The Hill – Five public health crises facing Houston after Harvey

Huge swaths of Houston are submerged in water — as much as 30 percent of Harris County, which includes the city and surrounding towns. In addition to the floods, which will take time to recede, the water also poses problems from contamination. Experts say all sorts of chemicals are likely to be in the water. “Pick a toxin, that’s going to be in the water,” said Dr. Georges Benjamin, executive director of the American Public Health Association. “Oil and grease and chemicals.”

US News & World Report – Health buzz: the 11 most obese states in America

The bad news: Obesity remains a public health epidemic in this country. The good news: Adult obesity rates appear to be leveling off, though the progress won’t necessarily last forever. That’s according to The State of Obesity, an annual report from non-profit Trust for America’s Health and the Robert Wood Johnson Foundation, out now. No state’s obesity rate was more than 25 percent as of 2000. But for 2016, the report found adult obesity rates hit more than 35 percent in five states, followed by 30 percent in 25 states and 25 percent in 46 states.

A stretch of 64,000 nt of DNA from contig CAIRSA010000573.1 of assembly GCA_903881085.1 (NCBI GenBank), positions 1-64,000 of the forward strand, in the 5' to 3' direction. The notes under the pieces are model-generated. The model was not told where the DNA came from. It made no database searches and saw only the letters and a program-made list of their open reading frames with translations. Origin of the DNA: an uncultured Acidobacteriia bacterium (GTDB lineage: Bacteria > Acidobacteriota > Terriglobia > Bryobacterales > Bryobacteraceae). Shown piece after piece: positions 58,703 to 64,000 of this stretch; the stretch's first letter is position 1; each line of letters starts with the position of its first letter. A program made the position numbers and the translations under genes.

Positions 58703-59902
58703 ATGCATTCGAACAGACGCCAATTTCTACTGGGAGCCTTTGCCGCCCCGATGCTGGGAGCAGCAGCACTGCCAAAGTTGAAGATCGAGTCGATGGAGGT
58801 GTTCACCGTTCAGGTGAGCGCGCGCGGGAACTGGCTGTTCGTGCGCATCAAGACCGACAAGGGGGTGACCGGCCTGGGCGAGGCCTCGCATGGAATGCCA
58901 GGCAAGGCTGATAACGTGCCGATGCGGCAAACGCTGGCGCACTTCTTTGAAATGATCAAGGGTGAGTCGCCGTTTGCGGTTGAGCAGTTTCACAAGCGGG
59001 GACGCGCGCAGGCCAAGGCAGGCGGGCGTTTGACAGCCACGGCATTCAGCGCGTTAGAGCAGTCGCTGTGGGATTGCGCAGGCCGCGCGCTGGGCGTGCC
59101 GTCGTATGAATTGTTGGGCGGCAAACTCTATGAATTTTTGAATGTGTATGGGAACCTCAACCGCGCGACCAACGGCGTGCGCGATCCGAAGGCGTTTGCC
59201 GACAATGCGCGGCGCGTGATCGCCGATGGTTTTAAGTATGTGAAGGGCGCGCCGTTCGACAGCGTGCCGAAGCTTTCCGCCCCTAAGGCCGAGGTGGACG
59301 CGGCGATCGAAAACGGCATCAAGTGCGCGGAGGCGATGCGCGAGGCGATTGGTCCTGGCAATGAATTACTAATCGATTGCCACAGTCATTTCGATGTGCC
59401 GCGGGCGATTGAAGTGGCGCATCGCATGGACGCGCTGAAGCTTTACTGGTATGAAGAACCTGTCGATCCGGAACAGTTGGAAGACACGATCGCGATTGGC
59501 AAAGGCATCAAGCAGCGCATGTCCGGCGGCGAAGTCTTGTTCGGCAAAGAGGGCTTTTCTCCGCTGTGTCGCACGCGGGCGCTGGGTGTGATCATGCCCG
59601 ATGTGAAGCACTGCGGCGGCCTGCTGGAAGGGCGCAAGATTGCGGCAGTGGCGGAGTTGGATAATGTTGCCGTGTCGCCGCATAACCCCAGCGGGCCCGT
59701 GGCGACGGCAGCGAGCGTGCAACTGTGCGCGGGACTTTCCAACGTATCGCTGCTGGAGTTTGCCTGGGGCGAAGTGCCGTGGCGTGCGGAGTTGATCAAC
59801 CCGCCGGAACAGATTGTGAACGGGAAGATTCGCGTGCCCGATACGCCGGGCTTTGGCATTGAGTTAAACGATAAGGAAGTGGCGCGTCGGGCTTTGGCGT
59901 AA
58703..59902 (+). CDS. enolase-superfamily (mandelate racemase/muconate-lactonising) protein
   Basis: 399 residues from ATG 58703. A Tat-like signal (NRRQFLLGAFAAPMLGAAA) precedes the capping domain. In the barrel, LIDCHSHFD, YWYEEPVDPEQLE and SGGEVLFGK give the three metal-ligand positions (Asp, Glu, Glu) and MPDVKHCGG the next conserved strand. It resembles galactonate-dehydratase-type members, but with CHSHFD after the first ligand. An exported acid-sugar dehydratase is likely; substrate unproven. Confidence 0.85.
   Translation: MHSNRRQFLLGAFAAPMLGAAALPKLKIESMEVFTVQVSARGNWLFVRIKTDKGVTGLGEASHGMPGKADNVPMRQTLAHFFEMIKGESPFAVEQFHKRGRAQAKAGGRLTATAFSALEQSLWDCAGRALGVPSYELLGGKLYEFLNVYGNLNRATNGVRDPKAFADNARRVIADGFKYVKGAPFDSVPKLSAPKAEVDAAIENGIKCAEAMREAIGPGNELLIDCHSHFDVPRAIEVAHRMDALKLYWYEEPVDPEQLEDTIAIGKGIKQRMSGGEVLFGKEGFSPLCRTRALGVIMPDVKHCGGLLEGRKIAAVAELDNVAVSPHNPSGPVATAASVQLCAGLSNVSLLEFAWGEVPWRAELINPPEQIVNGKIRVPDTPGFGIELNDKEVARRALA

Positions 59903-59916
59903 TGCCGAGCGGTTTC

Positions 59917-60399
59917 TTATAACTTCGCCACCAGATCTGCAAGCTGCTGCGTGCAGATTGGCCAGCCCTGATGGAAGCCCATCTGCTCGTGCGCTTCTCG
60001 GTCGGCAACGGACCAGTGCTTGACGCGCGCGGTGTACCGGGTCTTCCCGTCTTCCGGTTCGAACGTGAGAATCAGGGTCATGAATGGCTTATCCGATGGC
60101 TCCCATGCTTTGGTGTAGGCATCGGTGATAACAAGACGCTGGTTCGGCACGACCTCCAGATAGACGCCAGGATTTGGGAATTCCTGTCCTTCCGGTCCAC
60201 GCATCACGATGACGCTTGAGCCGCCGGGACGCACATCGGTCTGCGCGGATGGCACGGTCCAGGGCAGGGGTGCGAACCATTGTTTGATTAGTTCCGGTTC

The Washington Post – Trump officials slash advertising, grants to help Americans get Affordable Care Act insurance

The Trump administration is gutting federal funds that help Americans sign up for health coverage under the Affordable Care Act, cutting grants to grass-roots groups that assist with enrollment by 40 percent and slashing an advertising budget from $100 million to $10 million.

IndyStar – What’s behind increase in road deaths? It may not be what you think

Climate change has been blamed for long, hot summers, erratic storms, and frigid winters. Now a retired Yale scientist believes the shift in our climate could lead to an unexpected consequence – more road deaths. In an article published in the journal Injury Prevention, Leon Robertson, formerly of Yale University’s Department of Epidemiology and Public Health, hypothesizes that the warmer weather leads more people to hit the road for longer, increasing the risk of fatal accidents.